Did you know we measure the size of a wombat in basketballs? That’s the anecdotally official term of measurement anyway! And Little Blackie would be a 2-ball bub. ? ?
Little Blackie’s burrow is quite literally on Wombat Bend and she inherited it from her mother, who tragically was killed just a few weeks ago by someone speeding far too fast along our road. At her tender young age, Little Blackie should still be with her mum, learning the ropes of how to be a grown-up wombat, but now she has to depend on herself. Borderline independent she would prefer to have her mum nearby… and sadly she doesn’t know where she is now. (I buried Mum further away, along the creek bank).
I hope I can keep her a bit safe, and healthy, while she grows into a big girl. It’s the least I can do, to honour her beautiful mum.
Treating Mange in Wombats
She has a visible patch of mange on her haunch, caused by a mite that is carried by foxes, but unfortunately has a devastating effect on wombats. It can ultimately cause a horrible death.
Treatment can be very successful however, with a bit of dedication and knowledge. I have installed a burrow flap at Little Blackie’s front doorway. The flap swings freely back and forth, and a measuring cup is set into its centre. The cup contains a carefully measured amount of cydectin, and as the flap is activated by the wombat passing in or out, it tips the liquid onto the back and thus the treatment begins. Once per week for about eight weeks is the recommended length of time for treatment. Obviously, this can be tricky to gauge as one does not often see the wombat out in daylight.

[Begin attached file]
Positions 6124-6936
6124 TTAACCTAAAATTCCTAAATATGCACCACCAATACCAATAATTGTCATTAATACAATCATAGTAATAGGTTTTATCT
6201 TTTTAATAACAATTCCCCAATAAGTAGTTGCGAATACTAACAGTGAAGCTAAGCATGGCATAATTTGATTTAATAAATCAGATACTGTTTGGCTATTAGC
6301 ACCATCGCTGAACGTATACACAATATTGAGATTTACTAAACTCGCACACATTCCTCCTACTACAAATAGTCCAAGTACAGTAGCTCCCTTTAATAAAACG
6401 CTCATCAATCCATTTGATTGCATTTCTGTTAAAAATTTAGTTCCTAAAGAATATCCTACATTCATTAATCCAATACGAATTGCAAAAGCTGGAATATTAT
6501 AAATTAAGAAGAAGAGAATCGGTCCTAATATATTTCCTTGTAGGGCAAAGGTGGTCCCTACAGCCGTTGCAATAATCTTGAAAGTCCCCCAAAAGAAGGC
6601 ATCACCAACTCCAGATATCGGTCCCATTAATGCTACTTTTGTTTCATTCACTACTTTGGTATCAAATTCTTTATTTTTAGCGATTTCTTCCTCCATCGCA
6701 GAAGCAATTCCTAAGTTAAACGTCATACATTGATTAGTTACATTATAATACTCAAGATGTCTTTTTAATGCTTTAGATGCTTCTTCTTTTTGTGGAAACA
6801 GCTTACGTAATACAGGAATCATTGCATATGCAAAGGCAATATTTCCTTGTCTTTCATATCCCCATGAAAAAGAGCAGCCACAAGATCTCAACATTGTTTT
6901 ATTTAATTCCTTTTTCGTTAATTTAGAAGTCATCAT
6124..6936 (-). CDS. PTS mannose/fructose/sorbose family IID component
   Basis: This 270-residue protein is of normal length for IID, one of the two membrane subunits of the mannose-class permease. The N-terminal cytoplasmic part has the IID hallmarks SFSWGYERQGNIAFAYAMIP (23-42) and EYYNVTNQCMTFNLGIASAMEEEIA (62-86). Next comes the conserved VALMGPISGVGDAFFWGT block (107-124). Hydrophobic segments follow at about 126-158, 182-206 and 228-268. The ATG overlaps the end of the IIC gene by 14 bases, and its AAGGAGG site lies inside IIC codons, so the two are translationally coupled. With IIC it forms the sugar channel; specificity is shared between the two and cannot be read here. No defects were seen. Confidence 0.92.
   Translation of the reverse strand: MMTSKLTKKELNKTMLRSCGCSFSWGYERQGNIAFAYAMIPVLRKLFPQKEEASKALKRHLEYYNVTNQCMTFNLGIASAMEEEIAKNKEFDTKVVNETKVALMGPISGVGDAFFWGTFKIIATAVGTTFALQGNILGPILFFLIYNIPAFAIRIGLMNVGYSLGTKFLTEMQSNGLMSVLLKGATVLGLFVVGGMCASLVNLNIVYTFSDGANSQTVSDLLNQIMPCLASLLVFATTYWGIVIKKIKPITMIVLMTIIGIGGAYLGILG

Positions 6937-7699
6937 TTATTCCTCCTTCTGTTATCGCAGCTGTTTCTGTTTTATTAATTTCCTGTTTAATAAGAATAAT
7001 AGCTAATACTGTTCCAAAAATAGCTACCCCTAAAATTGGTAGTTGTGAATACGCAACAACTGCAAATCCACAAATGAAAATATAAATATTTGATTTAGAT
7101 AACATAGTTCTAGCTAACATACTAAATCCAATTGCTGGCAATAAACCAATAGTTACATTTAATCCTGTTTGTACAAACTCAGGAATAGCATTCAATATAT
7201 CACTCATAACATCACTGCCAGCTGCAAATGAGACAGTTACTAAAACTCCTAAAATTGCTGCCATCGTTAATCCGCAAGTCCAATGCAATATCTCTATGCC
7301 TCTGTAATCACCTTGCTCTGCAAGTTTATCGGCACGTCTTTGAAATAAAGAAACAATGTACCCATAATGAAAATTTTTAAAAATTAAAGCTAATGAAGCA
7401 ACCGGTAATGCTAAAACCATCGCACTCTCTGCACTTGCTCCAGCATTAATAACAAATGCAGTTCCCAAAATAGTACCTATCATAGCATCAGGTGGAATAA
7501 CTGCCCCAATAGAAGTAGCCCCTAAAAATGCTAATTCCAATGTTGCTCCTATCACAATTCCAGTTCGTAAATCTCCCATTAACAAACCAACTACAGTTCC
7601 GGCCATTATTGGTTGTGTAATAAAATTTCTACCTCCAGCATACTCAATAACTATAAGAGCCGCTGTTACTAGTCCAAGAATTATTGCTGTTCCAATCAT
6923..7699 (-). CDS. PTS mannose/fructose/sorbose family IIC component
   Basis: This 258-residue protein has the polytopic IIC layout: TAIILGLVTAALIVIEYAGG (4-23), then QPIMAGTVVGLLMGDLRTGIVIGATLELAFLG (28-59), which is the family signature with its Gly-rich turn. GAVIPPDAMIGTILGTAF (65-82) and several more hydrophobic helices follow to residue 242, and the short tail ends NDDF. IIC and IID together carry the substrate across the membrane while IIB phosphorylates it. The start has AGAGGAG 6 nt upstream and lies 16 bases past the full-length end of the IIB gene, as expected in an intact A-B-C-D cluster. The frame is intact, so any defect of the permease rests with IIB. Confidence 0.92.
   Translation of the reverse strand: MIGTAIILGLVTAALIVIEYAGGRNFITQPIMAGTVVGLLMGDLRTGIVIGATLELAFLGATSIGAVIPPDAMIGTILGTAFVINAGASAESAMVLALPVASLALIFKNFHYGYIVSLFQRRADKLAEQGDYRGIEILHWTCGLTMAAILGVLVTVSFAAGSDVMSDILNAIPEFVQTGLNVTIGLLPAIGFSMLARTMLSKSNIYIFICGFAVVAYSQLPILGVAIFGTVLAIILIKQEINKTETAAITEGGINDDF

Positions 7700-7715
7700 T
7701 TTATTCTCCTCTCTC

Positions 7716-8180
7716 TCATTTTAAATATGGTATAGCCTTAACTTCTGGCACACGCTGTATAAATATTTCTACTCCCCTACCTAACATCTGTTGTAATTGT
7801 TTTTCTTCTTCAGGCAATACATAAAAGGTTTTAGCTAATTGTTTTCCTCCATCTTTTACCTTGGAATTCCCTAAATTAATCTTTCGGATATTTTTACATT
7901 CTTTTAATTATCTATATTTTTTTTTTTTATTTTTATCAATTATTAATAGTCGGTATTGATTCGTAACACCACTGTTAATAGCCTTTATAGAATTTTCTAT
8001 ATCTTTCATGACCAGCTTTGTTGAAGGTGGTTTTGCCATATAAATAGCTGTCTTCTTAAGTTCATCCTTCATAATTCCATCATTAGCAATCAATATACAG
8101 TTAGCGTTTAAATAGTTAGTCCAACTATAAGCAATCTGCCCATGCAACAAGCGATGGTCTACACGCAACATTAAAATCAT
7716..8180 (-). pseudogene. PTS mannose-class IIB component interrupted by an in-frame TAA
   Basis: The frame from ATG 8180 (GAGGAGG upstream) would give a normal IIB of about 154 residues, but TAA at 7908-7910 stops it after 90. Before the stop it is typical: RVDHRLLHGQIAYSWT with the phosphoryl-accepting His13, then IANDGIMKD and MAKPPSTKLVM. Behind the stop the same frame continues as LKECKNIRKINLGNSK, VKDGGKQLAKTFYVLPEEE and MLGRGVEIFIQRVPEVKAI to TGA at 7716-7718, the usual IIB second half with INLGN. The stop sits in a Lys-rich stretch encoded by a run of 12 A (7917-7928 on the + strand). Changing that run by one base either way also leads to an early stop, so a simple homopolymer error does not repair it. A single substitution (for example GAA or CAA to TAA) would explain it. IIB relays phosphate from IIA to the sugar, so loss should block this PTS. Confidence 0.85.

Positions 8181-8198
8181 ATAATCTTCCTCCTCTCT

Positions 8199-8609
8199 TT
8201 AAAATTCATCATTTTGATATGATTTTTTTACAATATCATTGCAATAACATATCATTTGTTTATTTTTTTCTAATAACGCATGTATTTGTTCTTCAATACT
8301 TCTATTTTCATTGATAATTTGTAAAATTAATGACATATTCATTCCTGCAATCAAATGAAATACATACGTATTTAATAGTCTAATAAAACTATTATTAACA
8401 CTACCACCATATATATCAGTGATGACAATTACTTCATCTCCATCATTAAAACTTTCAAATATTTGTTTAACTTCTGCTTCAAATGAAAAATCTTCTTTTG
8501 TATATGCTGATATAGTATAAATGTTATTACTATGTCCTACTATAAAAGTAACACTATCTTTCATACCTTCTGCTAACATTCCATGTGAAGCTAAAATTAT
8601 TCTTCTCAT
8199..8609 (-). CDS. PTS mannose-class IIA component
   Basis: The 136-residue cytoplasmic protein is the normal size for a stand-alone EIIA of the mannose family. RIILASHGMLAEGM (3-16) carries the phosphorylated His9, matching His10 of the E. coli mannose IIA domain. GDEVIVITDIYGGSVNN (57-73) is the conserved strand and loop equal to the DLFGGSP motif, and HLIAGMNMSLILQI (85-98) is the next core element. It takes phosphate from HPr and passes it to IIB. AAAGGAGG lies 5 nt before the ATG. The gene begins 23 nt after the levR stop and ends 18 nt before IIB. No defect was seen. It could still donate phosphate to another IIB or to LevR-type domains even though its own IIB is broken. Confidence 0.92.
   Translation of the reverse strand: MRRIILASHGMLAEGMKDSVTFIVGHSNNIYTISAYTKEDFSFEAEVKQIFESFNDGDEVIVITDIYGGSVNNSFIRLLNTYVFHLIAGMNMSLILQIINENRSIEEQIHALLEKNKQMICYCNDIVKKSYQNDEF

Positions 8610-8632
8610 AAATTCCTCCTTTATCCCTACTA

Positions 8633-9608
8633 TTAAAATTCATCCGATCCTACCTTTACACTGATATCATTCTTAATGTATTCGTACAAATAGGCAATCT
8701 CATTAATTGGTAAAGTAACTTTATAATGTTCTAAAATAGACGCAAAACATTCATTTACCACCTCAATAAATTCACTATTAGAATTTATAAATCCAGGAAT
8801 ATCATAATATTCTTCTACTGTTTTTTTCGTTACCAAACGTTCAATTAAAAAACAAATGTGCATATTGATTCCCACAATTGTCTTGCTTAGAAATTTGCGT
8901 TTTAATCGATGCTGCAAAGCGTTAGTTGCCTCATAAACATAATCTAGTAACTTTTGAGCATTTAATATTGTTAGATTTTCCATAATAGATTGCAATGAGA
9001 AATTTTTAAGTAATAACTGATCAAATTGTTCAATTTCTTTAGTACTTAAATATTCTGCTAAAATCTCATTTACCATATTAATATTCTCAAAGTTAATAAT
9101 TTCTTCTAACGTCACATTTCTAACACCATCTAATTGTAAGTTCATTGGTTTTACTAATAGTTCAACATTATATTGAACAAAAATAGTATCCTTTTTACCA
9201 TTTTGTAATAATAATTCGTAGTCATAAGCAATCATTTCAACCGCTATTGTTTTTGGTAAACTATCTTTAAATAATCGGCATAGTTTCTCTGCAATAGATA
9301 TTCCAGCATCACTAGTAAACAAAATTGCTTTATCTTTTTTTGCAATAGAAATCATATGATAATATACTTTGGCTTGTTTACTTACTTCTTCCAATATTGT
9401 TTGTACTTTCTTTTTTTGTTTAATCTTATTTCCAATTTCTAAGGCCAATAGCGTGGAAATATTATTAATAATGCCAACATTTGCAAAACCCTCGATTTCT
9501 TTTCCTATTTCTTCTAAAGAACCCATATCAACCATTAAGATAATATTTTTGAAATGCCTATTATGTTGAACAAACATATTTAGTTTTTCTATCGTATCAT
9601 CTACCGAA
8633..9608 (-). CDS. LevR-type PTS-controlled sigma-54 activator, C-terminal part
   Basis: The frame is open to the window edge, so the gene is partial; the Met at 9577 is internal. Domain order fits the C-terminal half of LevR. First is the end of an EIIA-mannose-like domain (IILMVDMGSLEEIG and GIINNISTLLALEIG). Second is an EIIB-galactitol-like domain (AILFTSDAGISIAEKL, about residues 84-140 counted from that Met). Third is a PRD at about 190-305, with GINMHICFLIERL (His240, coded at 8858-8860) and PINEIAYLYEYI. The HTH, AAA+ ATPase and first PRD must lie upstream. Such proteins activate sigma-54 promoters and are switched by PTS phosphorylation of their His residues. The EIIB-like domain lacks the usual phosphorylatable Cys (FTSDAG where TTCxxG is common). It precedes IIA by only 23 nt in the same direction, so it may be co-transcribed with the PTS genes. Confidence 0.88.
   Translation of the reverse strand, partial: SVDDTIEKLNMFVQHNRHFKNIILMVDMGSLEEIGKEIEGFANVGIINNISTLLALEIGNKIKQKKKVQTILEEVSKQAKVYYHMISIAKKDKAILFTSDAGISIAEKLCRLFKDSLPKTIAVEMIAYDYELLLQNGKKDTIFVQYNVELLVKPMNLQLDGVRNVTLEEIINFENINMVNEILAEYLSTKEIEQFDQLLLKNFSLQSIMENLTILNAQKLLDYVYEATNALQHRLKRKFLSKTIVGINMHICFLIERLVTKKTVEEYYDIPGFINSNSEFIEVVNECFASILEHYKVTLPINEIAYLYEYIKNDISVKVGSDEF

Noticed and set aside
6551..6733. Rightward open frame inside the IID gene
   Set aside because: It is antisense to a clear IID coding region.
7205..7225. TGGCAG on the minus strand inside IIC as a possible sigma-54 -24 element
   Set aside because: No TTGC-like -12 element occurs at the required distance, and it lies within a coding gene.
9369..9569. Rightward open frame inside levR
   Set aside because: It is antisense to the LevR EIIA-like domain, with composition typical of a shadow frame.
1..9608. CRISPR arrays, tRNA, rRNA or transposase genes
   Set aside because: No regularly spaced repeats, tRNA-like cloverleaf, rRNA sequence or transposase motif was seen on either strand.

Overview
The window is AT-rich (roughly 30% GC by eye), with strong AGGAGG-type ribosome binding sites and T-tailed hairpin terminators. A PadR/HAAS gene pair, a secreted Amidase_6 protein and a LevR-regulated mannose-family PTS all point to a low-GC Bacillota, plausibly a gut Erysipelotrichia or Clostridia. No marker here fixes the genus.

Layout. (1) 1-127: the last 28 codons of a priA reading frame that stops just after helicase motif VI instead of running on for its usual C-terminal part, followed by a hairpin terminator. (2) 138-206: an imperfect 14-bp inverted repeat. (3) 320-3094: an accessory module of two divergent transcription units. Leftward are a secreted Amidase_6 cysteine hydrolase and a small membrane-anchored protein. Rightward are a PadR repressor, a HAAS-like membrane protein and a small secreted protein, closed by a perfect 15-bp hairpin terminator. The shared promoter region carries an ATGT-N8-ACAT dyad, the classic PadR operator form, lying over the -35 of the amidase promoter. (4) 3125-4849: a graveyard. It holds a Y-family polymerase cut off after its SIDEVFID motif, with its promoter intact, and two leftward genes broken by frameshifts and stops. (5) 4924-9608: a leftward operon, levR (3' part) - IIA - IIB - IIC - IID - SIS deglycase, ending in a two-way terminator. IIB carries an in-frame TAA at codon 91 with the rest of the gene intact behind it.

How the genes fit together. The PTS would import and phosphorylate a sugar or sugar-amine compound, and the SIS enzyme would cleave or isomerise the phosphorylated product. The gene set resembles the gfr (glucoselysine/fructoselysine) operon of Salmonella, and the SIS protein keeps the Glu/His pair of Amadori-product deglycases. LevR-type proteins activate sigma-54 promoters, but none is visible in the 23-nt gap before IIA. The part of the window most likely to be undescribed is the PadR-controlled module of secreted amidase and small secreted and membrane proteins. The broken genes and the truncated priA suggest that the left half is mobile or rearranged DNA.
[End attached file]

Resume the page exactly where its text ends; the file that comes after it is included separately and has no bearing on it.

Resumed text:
But at least this will give her a chance of recovering, instead of the other option. I remain hopeful. The mange treatment program has been running
for about 10 years now and has had great success and it works well for us as we know where our wombats live, so we can set up their flaps.
Wombats are precious, and every life saved is important.
Little Blackie’s burrow is one of many that I have investigated down the length of our creek, and it’s old. Very old. I can easily sit inside the entrance, and with a torch I can peer well into its cavern to the point it narrows to ‘wombat size’ and turns a corner. The claw marks on the outer rim demonstrate the power of a wombat in digging mode. A mighty lot of earth is moved.
Here’s to Little Blackie and to her long and healthy life – and to anyone driving in our area – we urge you please to slow down, especially on country roads at dusk.
Useful info to store in your phone:
Help For Wildlife (injured wildlife hotline): 0477 555 611 www.helpforwildlife.org.au
Mange Management: 0431 600 125 www.mangemanagement.org.au